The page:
Highly Reliable Systems: Removable Disk Backup & Recovery

Monthly Archives: April 2014

May Newsletter

April 29th, 2014 by

Highly Reliable Systems May Newsletter. New- BNAS Mini Now Available! Plus 4 things You Have To Know About Encryption.

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Hardware Encryption on a Backup NAS Device

April 2nd, 2014 by

encrypt3Highly Reliable Systems now offers hardware encryption on select backup NAS devices. High-Rely supports AES encryption on many of our highly-removable drive backup appliances, allowing media to be safely transported. This article will discuss the encryption feature as supported on certain Netswap Plus and RAIDFrame Plus product lines (Not the BNAS or WBA Windows Storage Server based Appliances which have an encryption not discussed here).

Encryption on capable NetSwap and RAIDFrame server backup devices is used to protect data at rest, as well as when replicating offsite. This article is specifically referencing encryption of the hard drives themselves. Whether or not the backup software supports encryption, the NAS device and software can now protect data, which means many High-Rely backup devices now meet HIPAA and other regulatory compliance challenges.

The protection can be achieved by encrypting an entire disk or one individule file container, although we anticipate that the entire disk will be the usual option. The algorythm used is symmeteric key AES and the resulting volume is TrueCrypt compatible, which allows it to be mounted in a Windows or other machine with a free copy of TrueCrypt, or used as Amazon S3 compatible seed drives. TrueCrypt is an open-source disk encryption application. and is the only device encryption supported by Amazon Web Services for Import/Export. All seed drives returned by Amazon S3 to the customer will be encrypted in this way, so having this compatibility is crucial for High-Rely’s unique SpeedSeed feature.

Encryption is configured under the “Disks” menu, typically when setting up and formatting your removable disks. The encryption engine supports parallelized encryption for multi-core systems to reduce the performance hit of encryption and decryption. On newer processors supporting the AES-NI instruction set, it supports hardware-accelerated AES to further improve performance, which is what is meant when we say High-Rely offers hardware support for encryption. TrueCrypt has at least one distinct advantage over Microsoft’s Bitlocker:  Having support for multiple operating systems.  Since the volumes are independent of the operating system, you will be able to mount your volume on any computer on which you can run TrueCrypt.  These include:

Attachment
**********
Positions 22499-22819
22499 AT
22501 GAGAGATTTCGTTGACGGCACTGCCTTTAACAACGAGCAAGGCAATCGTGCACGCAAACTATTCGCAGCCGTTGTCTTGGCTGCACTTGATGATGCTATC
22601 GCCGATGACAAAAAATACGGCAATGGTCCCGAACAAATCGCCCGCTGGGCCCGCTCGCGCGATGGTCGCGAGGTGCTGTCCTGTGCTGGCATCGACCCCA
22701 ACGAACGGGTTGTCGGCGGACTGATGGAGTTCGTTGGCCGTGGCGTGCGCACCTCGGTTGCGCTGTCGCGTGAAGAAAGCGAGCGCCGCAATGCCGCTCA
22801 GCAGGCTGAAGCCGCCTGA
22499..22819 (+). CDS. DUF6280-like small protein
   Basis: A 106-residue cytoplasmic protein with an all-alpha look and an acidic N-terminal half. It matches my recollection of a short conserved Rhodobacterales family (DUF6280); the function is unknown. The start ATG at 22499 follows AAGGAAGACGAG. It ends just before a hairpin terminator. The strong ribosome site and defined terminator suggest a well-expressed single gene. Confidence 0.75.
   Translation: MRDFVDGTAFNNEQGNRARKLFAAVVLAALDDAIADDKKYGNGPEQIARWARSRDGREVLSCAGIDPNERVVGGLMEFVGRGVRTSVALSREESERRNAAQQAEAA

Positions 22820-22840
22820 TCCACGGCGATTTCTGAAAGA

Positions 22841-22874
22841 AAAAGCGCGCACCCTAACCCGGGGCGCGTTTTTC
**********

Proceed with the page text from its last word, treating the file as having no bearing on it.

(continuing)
• Windows 10 (32-bit and 64-bit)
  • Windows 8/8.1 (32-bit and 64-bit)
  • Windows 7  (32-bit and 64-bit)
  • Windows Vista  (32-bit and 64-bit)
  • Windows XP  (32-bit and 64-bit)
  • Windows Server 2019 (64-bit)
  • Windows Server 2016 (64-bit)
  • Windows Server 2012/2012 R2 (64-bit)
  • Windows Server 2008 R2  (64-bit)
  • Windows Server 2008  (32-bit and 64-bit)
  • Windows Server 2003  (32-bit and 64-bit)
  • Windows 2000 SP4
    Mac OS X 10.8 Mountain Lion  (32-bit and 64-bit)
  • Mac OS X 10.7 Lion  (32-bit and 64-bit)
  • Mac OS X 10.6 Snow Leopard  (32-bit)
  • Mac OS X 10.5 Leopard
  • Mac OS X 10.4 Tiger
    Linux  (32-bit and 64-bit versions, kernel 2.6 or compatible)

Note: The following operating systems (among others) are not supported: Windows RT, Windows 2003 IA-64, Windows 2008 IA-64, Windows XP IA-64, and the Embedded/Tablet versions of Windows.

Since TrueCrypt volumes do not contain file headers and their content is indistinguishable from random data, it is theoretically impossible to identify such drives as being TrueCrypt volumes without knowing their passwords.  This is to support the concept of plausible deniability.

Note that the High-Rely implementation of encryption does not work if you use the drive in iSCSI mode. This is because the machine with the iSCSI initiator is in control of the low level format of the drive, bypassing the TrueCrypt engine. You can still use hardware encryption if the initiator has AES-NI by loading TrueCrypt on that side of the link (i.e. the server would become the encrypting machine rather than the backup appliance)

If a backup operation were active it is possible data loss may occur if you do an unsafe removal. We therefore recommend that before you unplug or turn off the Backup Appliance or remove a volume, you dismount the TrueCrypt volume first by doing clicking the safe remove button in the web interface of the appliance.


As can be seen in the nearby screenshot, the NAS setup allows the user to Automount encrypted volumes and enter a hidden password (the encryption key).  This significantly increases the convenience of using encrypted volumes, as the password does not need to be entered each time the NAS is turned on. However, if the NAS is not stored in a locked room this option should be chosen with care as it means someone stealing the entire NAS could simply plug it in at an alternate location and gain access to the data.  However, anyone stealing one of the removable drives would still require both the TrueCrypt engine and the encryption password, making transport of the removable drives a safe operation.

It is critical that the encryption password be remembered or securely recorded.  We have not implemented any kind of ‘backdoor’  (and will never implement any ‘backdoor’ or deliberate weakness, even if asked to do so by a government agency), because it would defeat the purpose of the software.  The source code for the engine is publicly available, independent researchers can verify that the source code does not contain any security flaw or secret ‘backdoor’. If the source code were not available, reviewers would need to reverse-engineer the executable files. However, analyzing and understanding such reverse-engineered code is so difficult that it is practically impossible to do (especially when the code is as large as the TrueCrypt code).  There is no way to rescue encrypted data if the encryption key (password) is lost.  We strongly suggest you save the key.